Hi Frequency Marketing

Music Marketing: Hi Frequency Concepts

In today\'s business world, everyone knows that the hardest industry to break into is the music industry. The music industry has evolved from being made up of many independent labels to being run by major corporations such as Warner Brothers and Universal Music Group. Music marketing is the one aspect of the industry that has not gone corporate. While record label marketing departments are running out of ideas, independent marketing firms are taking over their business. Music marketing differs from most other fields in marketing because it does not have one orientation but still uses the fundamentals like conception, pricing, promotion, and distribution (Lamb 6).
I was researching the music industry online when I ran into a company called Hi Frequency started by a young entrepreneur named Ron Vos. Hi Frequency is an independent music-marketing firm that promotes for labels, concert halls, and distributors. Hi Frequency uses their financial status to help young musical entrepreneurs like Vos break into the music industry. The company has over 60 field representatives that are unpaid and doing quality promoting in 50 markets across the country. Vos educates his reps so that they will have not only use the position as a resume builder but as a solid background in music to help further their careers.
The first thing that Vos realized about the music industry is that although being very corporate, a grassroots marketing campaign is the largest step towards success. Promotions mean more to music than any other aspect of marketing. The record label’s fight against the technological advancements such as mp3s gets harder every day. The only thing that can influence people more than computers is other people (Kashif 176). Vos has recruited people all across the country to embrace other people and get the word out on up-and-coming bands and concerts. The different types of promotions by Hi Frequency reps are handouts, poster placement at local music stores, and the always-effective word of mouth.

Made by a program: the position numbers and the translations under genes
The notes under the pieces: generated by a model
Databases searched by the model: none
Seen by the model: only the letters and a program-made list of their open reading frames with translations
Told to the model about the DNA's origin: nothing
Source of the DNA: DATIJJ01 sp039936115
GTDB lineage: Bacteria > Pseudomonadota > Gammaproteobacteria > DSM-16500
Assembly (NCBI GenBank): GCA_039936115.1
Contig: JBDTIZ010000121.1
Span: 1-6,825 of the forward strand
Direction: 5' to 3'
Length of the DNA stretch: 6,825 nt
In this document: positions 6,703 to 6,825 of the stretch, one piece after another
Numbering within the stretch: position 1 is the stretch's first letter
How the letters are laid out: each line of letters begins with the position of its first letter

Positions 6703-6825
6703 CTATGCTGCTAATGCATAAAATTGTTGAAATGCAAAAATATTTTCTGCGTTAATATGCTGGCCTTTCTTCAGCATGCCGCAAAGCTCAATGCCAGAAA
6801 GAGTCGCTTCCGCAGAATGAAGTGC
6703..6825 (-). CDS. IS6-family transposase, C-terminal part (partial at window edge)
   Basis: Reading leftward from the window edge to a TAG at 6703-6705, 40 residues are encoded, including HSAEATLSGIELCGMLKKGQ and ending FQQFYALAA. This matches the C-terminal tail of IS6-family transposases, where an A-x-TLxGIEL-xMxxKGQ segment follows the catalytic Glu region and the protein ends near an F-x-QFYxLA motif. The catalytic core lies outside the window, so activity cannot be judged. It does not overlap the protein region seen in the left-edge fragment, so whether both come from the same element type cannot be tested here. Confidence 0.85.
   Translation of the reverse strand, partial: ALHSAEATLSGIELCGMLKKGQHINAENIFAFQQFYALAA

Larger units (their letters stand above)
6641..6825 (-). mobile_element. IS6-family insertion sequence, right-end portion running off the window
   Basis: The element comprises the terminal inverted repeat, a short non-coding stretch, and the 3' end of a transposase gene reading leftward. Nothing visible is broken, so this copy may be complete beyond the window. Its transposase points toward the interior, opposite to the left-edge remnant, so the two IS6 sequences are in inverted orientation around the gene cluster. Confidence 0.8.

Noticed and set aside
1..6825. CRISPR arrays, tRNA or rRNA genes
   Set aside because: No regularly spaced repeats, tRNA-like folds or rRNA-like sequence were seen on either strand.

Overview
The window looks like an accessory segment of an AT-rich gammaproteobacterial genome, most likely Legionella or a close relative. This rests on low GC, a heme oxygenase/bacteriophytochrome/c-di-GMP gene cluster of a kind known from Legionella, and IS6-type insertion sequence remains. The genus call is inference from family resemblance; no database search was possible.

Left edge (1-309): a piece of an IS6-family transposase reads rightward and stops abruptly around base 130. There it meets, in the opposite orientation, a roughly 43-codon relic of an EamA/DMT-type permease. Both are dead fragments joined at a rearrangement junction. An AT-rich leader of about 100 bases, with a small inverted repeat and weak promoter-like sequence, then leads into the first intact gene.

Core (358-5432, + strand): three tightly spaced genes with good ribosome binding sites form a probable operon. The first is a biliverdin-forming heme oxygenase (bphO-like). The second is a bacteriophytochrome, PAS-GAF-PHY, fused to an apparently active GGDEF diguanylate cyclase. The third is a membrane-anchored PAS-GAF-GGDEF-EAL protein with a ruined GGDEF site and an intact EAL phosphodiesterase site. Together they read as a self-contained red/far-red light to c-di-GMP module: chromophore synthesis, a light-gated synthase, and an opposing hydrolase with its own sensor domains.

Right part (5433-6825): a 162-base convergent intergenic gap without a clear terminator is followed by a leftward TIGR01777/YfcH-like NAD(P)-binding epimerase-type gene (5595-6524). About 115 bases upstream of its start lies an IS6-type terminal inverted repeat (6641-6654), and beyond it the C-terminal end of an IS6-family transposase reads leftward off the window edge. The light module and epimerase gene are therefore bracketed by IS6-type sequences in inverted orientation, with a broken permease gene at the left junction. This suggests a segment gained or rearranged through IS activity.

As you can see the music industry is much different from other industries when it comes to promotions. Distribution on the other hand is done in a very similar fashion. The distribution begins with the label recording the tracks of music then making a full CD. After the CD is created it is sent to the middleman, in this case, the labels all have their own manufacturing plants where the CDs are mass-produced. After these CDs are manufactured, they are split up by the middlemen and shipped to record stores. The record store receives them and sells them with the help of people like Hi Frequency field reps.
As the number of CDs in distribution increases, so does the price. The record labels spend as low as $.12 for a CD to be made. The middleman, who most of the time is owned by the label, will hike the price up to $3-5.00 for the most popular CDs. Once the retailer receives these, they will raise the price to as much as $17-20.00. The label makes money off the middleman, while the middleman makes money off the retailer, who in turn makes money off us. Hi Frequency has to aid the retailer in selling these CDs. Think of how much the label makes if they own the middleman, it is quite a lucrative business.
Record labels do not just rely on marketing firms to sell their CDs, they have to be the conceptual masterminds behind the artist development. Even after all of these years the one thing that sells records is talent (Passman 167). The music industry is not just hard to break into on the business side but has become virtually impossible to get into on the performance end. Record labels have a whole department devoted to finding talent. This department is called A&R. A&R is a group of people that can make or break you and decide if you are something that is worth a completely new marketing concept. Hi Frequency gets the task many times of testing A&R departments by pushing new musicians and proving their worth.
The promotions, distribution, pricing, and conceptions that deal with marketing in general agree with musical marketing. Hi Frequency realizes the similarities of music with other fields when it comes to